• Continued compliance with high BP medication is very important. If a dose is missed, take it as soon as possible but not too close to next dose.
    • Do not drive or engage in other potentially hazardous activities until response to the drug is known.
    • With concomitant therapy, lisinopril increases the risk of lithium toxicity.
    • Notify physician promptly of any indication of infection (e.g., sore throat, fever).
    • Do not store drug in a moist area. Heat and moisture may cause the medicine to break down.
  25. metoprolol tartate (Lopressor)
    • Classifications: BETA-ADRENERGIC ANTAGONIST; ANTIHYPERTENSIVE; ANTIANGINAL Therapeutic: ANTIHYPERTENSIVE; ANTIANGINAL
    • Prototype: Propranolol
    • ACTION & THERAPEUTIC EFFECT
    • Beta-adrenergic antagonist with preferential effect on beta1 receptors located primarily on cardiac muscle. At higher doses, metoprolol also inhibits beta2 receptors located chiefly on bronchial and vascular musculature. Antihypertensive action may be due to competitive antagonism of catecholamines at cardiac adrenergic neuron sites, drug-induced reduction of sympathetic outflow to the periphery, and to suppression of renin activity.
    • Reduces heart rate and cardiac output at rest and during exercise; lowers both supine and standing BP, slows sinus rate and decreases myocardial automaticity. Antianginal effect is like that of propranolol.
    • USES
    • Management of mild to severe hypertension (monotherapy or in combination with a thiazide or vasodilator or both); long-term treatment of angina pectoris and prophylactic management of stable angina pectoris reduce the risk of mortality after an MI.
    • UNLABELED USES
    • CHF.
    • CONTRAINDICATIONS
    • Cardiogenic shock, sinus bradycardia, heart block greater than first degree, overt cardiac failure, right ventricular failure secondary to pulmonary hypertension. Safety during pregnancy (category C) or in children is not established.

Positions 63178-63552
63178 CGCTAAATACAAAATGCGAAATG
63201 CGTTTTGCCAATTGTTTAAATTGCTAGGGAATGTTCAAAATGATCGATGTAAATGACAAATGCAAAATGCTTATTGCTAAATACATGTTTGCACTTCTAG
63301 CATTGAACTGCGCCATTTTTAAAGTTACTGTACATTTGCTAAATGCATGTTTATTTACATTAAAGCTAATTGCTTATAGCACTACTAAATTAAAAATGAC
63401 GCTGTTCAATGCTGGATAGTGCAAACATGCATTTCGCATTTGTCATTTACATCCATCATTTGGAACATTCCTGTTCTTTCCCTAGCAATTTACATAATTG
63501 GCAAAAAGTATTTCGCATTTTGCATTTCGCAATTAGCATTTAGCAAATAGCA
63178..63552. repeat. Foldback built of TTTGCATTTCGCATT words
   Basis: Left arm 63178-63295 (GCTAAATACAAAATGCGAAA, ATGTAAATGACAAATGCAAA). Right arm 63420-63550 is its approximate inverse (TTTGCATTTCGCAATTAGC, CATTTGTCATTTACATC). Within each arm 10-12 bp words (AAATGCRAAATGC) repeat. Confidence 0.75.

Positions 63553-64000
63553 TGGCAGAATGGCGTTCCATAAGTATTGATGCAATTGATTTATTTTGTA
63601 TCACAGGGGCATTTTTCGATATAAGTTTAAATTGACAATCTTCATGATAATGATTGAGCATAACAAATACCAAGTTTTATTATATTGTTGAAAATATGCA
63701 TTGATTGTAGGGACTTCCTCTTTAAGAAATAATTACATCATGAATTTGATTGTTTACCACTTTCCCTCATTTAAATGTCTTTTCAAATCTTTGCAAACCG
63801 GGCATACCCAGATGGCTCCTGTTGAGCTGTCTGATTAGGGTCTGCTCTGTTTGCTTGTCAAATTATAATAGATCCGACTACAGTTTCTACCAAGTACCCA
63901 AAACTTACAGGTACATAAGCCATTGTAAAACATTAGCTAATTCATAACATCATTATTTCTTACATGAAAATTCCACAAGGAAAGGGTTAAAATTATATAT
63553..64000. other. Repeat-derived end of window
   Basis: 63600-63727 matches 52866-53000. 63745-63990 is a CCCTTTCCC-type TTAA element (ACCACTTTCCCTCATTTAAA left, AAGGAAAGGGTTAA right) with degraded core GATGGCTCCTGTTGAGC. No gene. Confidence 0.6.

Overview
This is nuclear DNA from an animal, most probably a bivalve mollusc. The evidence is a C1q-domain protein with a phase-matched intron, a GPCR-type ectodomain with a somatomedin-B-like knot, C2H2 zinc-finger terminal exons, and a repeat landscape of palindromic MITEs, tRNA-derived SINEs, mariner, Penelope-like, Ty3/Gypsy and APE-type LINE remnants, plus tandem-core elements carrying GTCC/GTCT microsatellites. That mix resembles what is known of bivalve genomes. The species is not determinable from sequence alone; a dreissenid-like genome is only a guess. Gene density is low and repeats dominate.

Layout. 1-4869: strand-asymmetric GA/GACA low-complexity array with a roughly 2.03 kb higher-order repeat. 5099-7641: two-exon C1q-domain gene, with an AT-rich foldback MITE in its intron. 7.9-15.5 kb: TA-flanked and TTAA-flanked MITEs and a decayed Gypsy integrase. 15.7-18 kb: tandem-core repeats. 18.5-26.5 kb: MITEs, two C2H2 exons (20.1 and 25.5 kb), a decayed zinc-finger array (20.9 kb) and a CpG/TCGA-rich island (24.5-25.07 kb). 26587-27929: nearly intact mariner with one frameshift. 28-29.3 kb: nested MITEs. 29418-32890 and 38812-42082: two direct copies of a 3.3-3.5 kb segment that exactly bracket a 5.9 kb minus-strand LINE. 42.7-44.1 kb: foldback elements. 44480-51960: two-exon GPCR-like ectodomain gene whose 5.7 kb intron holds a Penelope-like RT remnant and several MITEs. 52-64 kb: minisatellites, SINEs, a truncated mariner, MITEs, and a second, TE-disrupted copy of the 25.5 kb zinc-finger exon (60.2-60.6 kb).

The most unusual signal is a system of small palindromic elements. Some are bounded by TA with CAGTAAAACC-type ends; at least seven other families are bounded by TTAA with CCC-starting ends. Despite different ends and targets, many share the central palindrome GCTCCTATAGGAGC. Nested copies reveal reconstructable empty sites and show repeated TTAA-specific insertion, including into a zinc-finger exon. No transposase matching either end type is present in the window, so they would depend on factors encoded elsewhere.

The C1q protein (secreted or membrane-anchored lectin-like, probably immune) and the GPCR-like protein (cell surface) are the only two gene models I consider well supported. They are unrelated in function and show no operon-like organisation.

• CAUTIOUS USE
    • Impaired liver or kidney function; cardiomegaly, CHF controlled by digitalis and diuretics; AV conduction defects; bronchial asthma and other bronchospastic diseases; history of allergy; thyrotoxicosis; diabetes mellitus; peripheral vascular disease.
    • ROUTE AND DOSAGE

    • Hypertension Adult: PO 50–100 mg/d in 1–2 divided doses, may increase weekly up to 100–450 mg/d Geriatric: PO 25 mg/d (range: 25–300 mg/d)
    • Angina Pectoris Adult: PO 100 mg/d in 2 divided doses, may increase weekly up to 100–400 mg/d
    • Myocardial Infarction Adult: IV 5 mg q2min for 3 doses, followed by PO therapy PO 50 mg q6h for 48 h, then 100 mg b.i.d.
    • ADMINISTRATION

    Oral

    • Ensure that sustained-release form is not chewed or crushed. It must be swallowed whole.
    • Give with food to slightly enhance absorption; however, administration with food not essential. It is important to give with or without food consistently to minimize possible variations in bioavailability.
    • Intravenous
    • Prepare:: Direct: Give undiluted.
    • Administer:: Direct:

    • Give at a rate of 5 mg over 60 sec.
    • Note conditions which are contraindications to drug administration.
    • Incompatibilities: Y-site: Amphotericin B cholesteryl complex.

    • Store at 15°–30° C (59°–86° F). Protect from heat, light, and moisture.
    • ADVERSE EFFECTS
    • Body as a Whole: Hypersensitivity (erythematous rash, fever, headache, muscle aches, sore throat, laryngospasm, respiratory distress).
    • CNS: Dizziness, fatigue, insomnia, increased dreaming, mental depression.
    • CV: Bradycardia, palpitation, cold extremities, Raynaud's phenomenon, intermittent claudication, angina pectoris, CHF, intensification of AV block, AV dissociation, complete heart block, cardiac arrest.
    • GI: Nausea, heartburn, gastric pain, diarrhea or constipation, flatulence.
    • Hematologic: Eosinophilia, thrombocytopenic and nonthrombocytopenic purpura, agranulocytosis (rare).
    • Skin: Dry skin, pruritus, skin eruptions.
    • Special Senses: Dry mouth and mucous membranes.
    • Metabolic: Hypoglycemia.
    • Respiratory: Bronchospasm (with high doses), shortness of breath.
    • DIAGNOSTIC TEST INTERFERENCES
    • In common with other beta blockers, metoprolol may cause elevated BUN and serum creatinine levels (patients with severe heart disease), elevated serum transaminase, alkaline phosphatase, lactate dehydrogenase, and serum uric acid.
    • INTERACTIONS
    • Drug: BARBITURATES, rifampin may decrease effects of metoprolol; cimetidine, methimazole, propylthiouracil, ORAL CONTRACEPTIVES may increase effects of metoprolol; additive bradycardia with digoxin; effects of both metoprolol and hydralazine may be increased; indomethacin may attenuate hypotensive response; BETA AGONISTS and metoprolol mutually antagonistic; verapamil may increase risk of heart block and bradycardia; increases terbutaline serum levels.